I'm new to the board
A little history: One of the first food memories I have from childhood that I can vividly remember is eating a tenderloin sandwich sitting on a little spinning stool in Woolworth's Dime Store in Illinois when I was around three years old. That was 45 years ago. I ate probably a 1000 tenderloins up home before moving down South. I've been down here in Texas about 34 years now and can't believe that no one has yet opened a restaurant named 'Tenderloins' down here for all of us YANKEES!
Finally after 30 years trying off and on down here in Texas I made the perfect breaded pork tenderloin sandwich this evening!
I've tried various recipes over the years with ingredients such as buttermilk, Japanese Panko bread crumbs and a bit of corn meal, etc. and they NEVER tasted like the ones I grew up on in central Illinois.
Tonight I found the secret.
I bought the pork tenderloin meat that comes 2 in a package.
Cut them into 8 pieces - then butterflied each small piece.
Pound out the pork tenderloin piece to less than 1/4 inch.
Make a batter of regular milk, egg, and a little bit of flour mixed in to thicken the batter just a little bit.
Let the meat set in the mixture in the fridge for a few hours (overnight is not necessary in my opinion IF you have a good piece of meat to begin with)
Heat aprox. 3 to 4 inches of vegetable oil
When you take it out of the refrigerator mix up the batter a little because the flour will settle to the bottom of the container - and make sure the meat is evenly coated with the batter.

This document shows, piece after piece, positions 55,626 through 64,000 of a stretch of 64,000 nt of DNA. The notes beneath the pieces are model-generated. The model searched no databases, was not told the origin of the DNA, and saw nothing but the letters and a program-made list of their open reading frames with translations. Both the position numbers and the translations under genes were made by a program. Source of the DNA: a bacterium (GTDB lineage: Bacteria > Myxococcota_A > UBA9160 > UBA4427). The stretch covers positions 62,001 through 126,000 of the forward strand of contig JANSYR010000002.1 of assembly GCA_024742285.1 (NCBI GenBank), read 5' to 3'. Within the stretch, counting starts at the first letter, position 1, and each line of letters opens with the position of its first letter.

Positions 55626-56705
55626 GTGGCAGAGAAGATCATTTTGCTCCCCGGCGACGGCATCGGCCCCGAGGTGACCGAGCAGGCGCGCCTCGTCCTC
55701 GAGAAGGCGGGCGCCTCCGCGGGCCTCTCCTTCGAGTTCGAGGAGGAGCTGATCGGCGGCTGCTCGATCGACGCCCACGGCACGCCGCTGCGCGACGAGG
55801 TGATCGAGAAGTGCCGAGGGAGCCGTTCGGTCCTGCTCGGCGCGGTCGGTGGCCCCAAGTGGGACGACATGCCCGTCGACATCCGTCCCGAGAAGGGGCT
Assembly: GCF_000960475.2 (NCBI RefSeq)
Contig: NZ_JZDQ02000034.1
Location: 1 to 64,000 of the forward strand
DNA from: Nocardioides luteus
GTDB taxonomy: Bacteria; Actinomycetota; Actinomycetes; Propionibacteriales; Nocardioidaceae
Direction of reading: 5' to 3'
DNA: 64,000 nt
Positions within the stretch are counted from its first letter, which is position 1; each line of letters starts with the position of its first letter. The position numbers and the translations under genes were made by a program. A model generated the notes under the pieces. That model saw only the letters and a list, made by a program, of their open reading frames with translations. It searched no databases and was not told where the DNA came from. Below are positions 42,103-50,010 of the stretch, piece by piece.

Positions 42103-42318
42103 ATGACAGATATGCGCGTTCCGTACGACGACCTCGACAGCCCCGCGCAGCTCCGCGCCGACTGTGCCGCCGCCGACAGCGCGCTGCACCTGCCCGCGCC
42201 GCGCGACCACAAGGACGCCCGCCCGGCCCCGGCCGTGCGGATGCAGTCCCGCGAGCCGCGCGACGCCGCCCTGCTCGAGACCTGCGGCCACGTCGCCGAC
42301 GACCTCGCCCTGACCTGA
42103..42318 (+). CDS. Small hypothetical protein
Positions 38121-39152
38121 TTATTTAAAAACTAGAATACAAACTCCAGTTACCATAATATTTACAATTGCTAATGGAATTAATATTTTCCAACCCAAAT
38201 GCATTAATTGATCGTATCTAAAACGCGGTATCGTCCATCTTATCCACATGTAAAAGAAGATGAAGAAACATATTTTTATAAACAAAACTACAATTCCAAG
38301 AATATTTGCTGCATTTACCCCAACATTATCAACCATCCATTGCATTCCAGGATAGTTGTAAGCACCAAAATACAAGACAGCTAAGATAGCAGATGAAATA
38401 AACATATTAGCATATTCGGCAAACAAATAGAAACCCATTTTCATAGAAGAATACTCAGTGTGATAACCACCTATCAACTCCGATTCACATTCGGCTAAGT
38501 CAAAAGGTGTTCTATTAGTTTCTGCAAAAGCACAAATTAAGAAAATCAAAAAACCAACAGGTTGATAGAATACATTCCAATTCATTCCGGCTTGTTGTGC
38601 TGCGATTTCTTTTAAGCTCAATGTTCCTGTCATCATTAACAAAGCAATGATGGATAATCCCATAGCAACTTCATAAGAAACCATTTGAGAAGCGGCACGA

Dredge the meat in CRACKER MEAL - Nabisco puts out a box that costs less than $3
I put the meat back into the batter and cracker meal a second time pressing the meat down with my fingers to get it covered well.
I don't have a thermometer so I waited till the oil started to bubble a bit (make sure it is hot enough or the first one will not crisp up enough) then put in one breaded tenderloin at a time and let it fry for aprox. 4 to 5 minutes until 'medium' golden brown (I turned my over after 2 1/2 minutes). The poor little bun looked so tiny - and the tenderloin was almost as big around as the paper plate. I salted mine on the plate and added mustard and a couple pickle sliced to the bun. Then it tasted exactly right!
The texture and taste is EXACTLY like the ones that *Palanskys* (spelling?) distributes to the restaurants in the Ottawa - LaSalle/Peru - Peoria area in Central Illinois.
This really hit the spot since I have not been back up home for four year!
* Using the CRACKER MEAL that is crushed to almost a 'sand' consistency I believe is the secret for success.
Nabisco's is perfect, so my search is over!